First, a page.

This is a model that is more truly local and one that would fit well with the children's trust approach.

It is built on the assumption that it is only at local level that the complexity of children's services can be made coherent and accountable, and by linking into the local strategic partnership it also recognises the role of local government in providing democratic accountability and representation.

All eyes are now on the green paper and how this will shape children's services. Since it was first announced in October, the focus has been on early intervention and prevention, rather than solely crisis-led child protection.This means the net will be cast more widely, covering educational underachievement, offending, anti-social behaviour, teenage pregnancy and ill health. It is being drawn up by a Cabinet sub-committee chaired by chief secretary to the Treasury Paul Boateng, who is known to dislike social services departments.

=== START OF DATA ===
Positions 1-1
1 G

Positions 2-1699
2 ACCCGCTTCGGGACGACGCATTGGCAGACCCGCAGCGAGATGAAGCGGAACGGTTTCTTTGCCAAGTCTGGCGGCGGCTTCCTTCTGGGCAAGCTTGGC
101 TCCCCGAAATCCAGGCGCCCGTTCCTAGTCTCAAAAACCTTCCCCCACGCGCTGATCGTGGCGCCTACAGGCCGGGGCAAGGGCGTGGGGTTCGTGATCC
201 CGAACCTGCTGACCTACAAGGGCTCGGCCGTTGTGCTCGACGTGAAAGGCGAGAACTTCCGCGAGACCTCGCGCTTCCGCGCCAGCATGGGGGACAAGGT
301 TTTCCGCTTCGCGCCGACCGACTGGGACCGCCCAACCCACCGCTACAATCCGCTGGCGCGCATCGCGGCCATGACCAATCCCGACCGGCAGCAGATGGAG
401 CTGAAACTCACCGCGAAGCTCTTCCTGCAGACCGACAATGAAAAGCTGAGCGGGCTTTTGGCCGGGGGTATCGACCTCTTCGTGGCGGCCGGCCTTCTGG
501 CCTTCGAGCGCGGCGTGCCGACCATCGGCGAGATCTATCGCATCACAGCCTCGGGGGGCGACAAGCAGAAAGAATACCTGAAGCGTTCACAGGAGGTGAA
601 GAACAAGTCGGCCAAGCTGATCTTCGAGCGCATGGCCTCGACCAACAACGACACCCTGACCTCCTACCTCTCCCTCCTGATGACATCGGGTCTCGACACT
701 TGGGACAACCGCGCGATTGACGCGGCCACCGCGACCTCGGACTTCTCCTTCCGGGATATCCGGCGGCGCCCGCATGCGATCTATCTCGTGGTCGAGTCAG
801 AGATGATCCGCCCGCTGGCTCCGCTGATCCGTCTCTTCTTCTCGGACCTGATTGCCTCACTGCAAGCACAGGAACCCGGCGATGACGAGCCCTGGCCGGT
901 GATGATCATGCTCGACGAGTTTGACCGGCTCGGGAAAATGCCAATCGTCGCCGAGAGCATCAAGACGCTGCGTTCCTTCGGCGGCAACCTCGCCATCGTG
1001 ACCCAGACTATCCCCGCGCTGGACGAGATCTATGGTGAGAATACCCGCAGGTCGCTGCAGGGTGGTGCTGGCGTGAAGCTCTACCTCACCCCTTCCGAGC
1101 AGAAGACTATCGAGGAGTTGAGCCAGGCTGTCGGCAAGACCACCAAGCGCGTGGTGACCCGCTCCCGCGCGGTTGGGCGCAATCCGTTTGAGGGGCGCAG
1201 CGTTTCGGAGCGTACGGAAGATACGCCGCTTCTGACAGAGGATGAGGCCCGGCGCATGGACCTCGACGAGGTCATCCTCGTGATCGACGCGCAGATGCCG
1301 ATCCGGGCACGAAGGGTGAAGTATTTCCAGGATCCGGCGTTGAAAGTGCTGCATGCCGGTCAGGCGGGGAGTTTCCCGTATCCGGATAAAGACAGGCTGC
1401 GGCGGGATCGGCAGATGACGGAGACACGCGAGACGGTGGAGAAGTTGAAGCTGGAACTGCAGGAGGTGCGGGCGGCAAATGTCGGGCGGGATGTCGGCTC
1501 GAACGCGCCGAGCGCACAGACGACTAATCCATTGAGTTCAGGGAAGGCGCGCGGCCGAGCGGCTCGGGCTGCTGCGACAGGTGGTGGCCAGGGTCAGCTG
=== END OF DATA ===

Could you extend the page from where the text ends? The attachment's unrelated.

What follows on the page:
And if health minister Jacqui Smith follows Mr Milburn's line to end the 'old monolithic single social-services department structures', some radical change seems inescapable.

Given the health secretary's conversion to the idea of locally controlled services, opting for a more centralised system looks unlikely.Moreover, a fixation with new structures is not the right way to deal with complex issues that straddle a multiplicity of organisational and professional boundaries.

Even in the area of child protection, where legislation, guidance and protocol are most deeply embedded, achievements will be limited unless greater attention is paid to the ways local networks of providers behave.